Voicemails and emails will always be picked up at the earliest opportunity, and whatever happens I will always respond on the same day. As a specialist lender we excel at complex cases and brokers have come to rely on me as a key contact when these come up. For more straight-forward cases, a broker in need of urgent help can always call the broker liaison team, who have the knowledge and experience to support on new cases as well as submitted applications.

The Kent Reliance online portal system can also be used, for real-time case updates.

What was your motivation for choosing business development as a career?

With a background in sales, business development was a natural progression for me. I started working in the mortgage industry as a telephone BDM in 2000, moving into an underwriting role, followed by a broker role, and in 2004 into a BDM position. The role allows me to deal with wide range of people, gives me the challenge of finding solutions to problems and provides a great deal of day-to-day variety, all of which make for an exciting and interesting job.

How do you establish and maintain a good relationship with brokers?

I believe that good relationships with brokers are built on great experiences, so every communication we have helps build that relationship. This means I always aim to do what’s best for them; rapid responses, when a quick no is just as important as a yes, honest and accurate answers, delivering on promises made, and providing expertise, which may mean finding solutions the broker has not thought of and even suggesting other lenders when I know we can’t help.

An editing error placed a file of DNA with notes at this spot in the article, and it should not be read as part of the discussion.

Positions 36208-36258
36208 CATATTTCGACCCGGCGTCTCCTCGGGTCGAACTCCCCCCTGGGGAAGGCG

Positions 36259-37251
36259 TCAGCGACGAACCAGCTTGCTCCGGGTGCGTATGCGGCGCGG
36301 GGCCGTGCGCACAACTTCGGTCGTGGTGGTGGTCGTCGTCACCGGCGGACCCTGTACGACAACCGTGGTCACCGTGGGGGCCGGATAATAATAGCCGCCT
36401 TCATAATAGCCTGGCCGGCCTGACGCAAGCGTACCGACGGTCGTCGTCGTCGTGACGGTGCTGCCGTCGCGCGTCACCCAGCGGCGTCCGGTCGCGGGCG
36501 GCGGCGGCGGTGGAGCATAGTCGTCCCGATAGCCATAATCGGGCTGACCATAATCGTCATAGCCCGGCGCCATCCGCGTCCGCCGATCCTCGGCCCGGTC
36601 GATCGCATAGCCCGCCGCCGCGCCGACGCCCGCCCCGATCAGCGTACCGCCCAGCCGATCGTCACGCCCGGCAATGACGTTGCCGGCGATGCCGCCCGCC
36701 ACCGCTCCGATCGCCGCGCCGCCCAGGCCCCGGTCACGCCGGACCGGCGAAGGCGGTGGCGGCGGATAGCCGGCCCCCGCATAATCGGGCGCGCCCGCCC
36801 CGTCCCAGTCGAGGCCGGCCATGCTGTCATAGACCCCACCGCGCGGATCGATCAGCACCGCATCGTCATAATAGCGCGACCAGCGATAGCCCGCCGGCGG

And how do you establish and maintain good relationships internally?

Being part of a strong Kent Reliance team is essential to delivering a great service; communication is the key to this, allowing me to tap into the skills across the team. For example, at Kent Reliance all cases are manually underwritten, and credit-searched, not credit-scored, giving the underwriter the authority to underwrite. By maintaining good communication we can ensure the case is fully understood and the right decision is made.

What’s the strangest question you’ve ever been asked?
The most baffling question came from a broker who was unhappy a valuation had been carried out the day after an application was submitted. He asked: “Who gave you the authority to carry out a valuation and why was it done so quickly?” When doing all you can to turn around an application quickly, it certainly came as a surprise to hear we’d been too quick.

And finally, what did you want to be growing up?
Growing up in the rugby-town of Warrington, unlike many of my friends I wanted to be a football player. I’d like to say it was a knee injury that held me back but it was actually a lack of skill. That doesn’t stop me living out my dream every week at five-a-side though.

There are 0 Comment(s)

Comments are closed.

You may also be interested in

Read previous post:
UK construction industry output fell 2.1% in May

Figures from the Office for National Statistics (ONS) reveal that construction output estimates for May dropped by 2.1% against April.

Close